‘Balconies Play’ is a landscape project that seeks to enhance the edge of the city by defining its boundaries outward, while at the same time improving the neighborhood’s life inward, creating continuity and accessibility. Resembling a multi-dimensional piel of cubes, this folly encourages movements between its parts. The structure is open from all directions and allows the public to explore its shape and the context surrounding it.
The structure is composed of twenty-two identical cubes, built of steel and white acrylic coating, which together create an open space with balconies and shading. The structure poses a stark contrast against the apartment blocks that stand beside it: long masses with monotonic and flat façades, which were built during the early sixties and haven’t changed since. This harsh urbanistic architecture makes the Balconies Play folly a welcome, even essential, addition.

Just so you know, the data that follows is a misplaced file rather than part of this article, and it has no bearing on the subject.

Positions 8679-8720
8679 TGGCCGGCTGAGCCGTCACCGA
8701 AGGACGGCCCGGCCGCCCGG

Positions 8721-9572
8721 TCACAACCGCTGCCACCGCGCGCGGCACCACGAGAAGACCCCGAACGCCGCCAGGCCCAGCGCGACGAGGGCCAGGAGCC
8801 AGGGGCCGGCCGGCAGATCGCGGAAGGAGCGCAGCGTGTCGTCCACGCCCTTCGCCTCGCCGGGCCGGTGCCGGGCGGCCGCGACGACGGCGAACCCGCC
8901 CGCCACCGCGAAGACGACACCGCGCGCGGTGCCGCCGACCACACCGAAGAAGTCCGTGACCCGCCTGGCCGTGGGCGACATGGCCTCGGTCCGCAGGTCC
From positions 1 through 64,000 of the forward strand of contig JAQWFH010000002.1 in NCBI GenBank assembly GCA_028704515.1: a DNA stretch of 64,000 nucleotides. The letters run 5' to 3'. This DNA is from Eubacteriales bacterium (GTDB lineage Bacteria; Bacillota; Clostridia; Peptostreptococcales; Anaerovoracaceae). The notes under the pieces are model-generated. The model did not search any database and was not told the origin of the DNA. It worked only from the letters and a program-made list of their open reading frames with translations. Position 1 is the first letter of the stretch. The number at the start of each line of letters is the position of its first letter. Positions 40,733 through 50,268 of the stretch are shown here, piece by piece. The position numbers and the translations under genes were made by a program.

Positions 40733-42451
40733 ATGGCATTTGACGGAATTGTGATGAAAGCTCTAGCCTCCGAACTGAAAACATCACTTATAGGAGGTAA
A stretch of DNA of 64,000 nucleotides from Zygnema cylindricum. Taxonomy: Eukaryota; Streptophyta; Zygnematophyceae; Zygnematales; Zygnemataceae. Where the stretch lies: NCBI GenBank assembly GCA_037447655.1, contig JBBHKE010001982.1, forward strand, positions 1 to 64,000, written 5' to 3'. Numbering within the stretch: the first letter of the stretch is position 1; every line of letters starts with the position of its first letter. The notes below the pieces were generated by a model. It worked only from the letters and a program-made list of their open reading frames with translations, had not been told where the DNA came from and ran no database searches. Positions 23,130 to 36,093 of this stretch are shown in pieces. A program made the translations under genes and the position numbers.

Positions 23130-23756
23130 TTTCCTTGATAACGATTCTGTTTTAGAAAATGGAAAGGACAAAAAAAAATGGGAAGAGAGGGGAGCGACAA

The location of the project is at the edge of the city of Kiriat-Ono, in the center of Israel. This is a green public space, surrounded by a highway
and a main road from south and east, with the potential to be highly visible by motorists, residential blocks to the north, and a beautiful eucalyptus grove to the east. For many years the grove was hidden by billboards, without any landscape development. As such, the edge of the city remained underutilized, without any connection to the residents’ life.
The folly structure not only defines a border, but also welcomes the residents and invites them to stay in this Green Zone. The landscape development exploits the site’s topography in order to frame the lower balconies. The pointed use of retaining walls and stairs connects to the higher balconies. Paved paths link the residents’ block to the folly and to the grove, which becomes an accessible public garden. The highest cubes are used for shading. They are supported by thin steel columns that are connected to the balconies cubes, and hidden by climbing plants.
The result is a structure that appears to be partially floating beside the treetops. This public space, located at the edge of city life, becomes a community landmark rather than simply an urban border.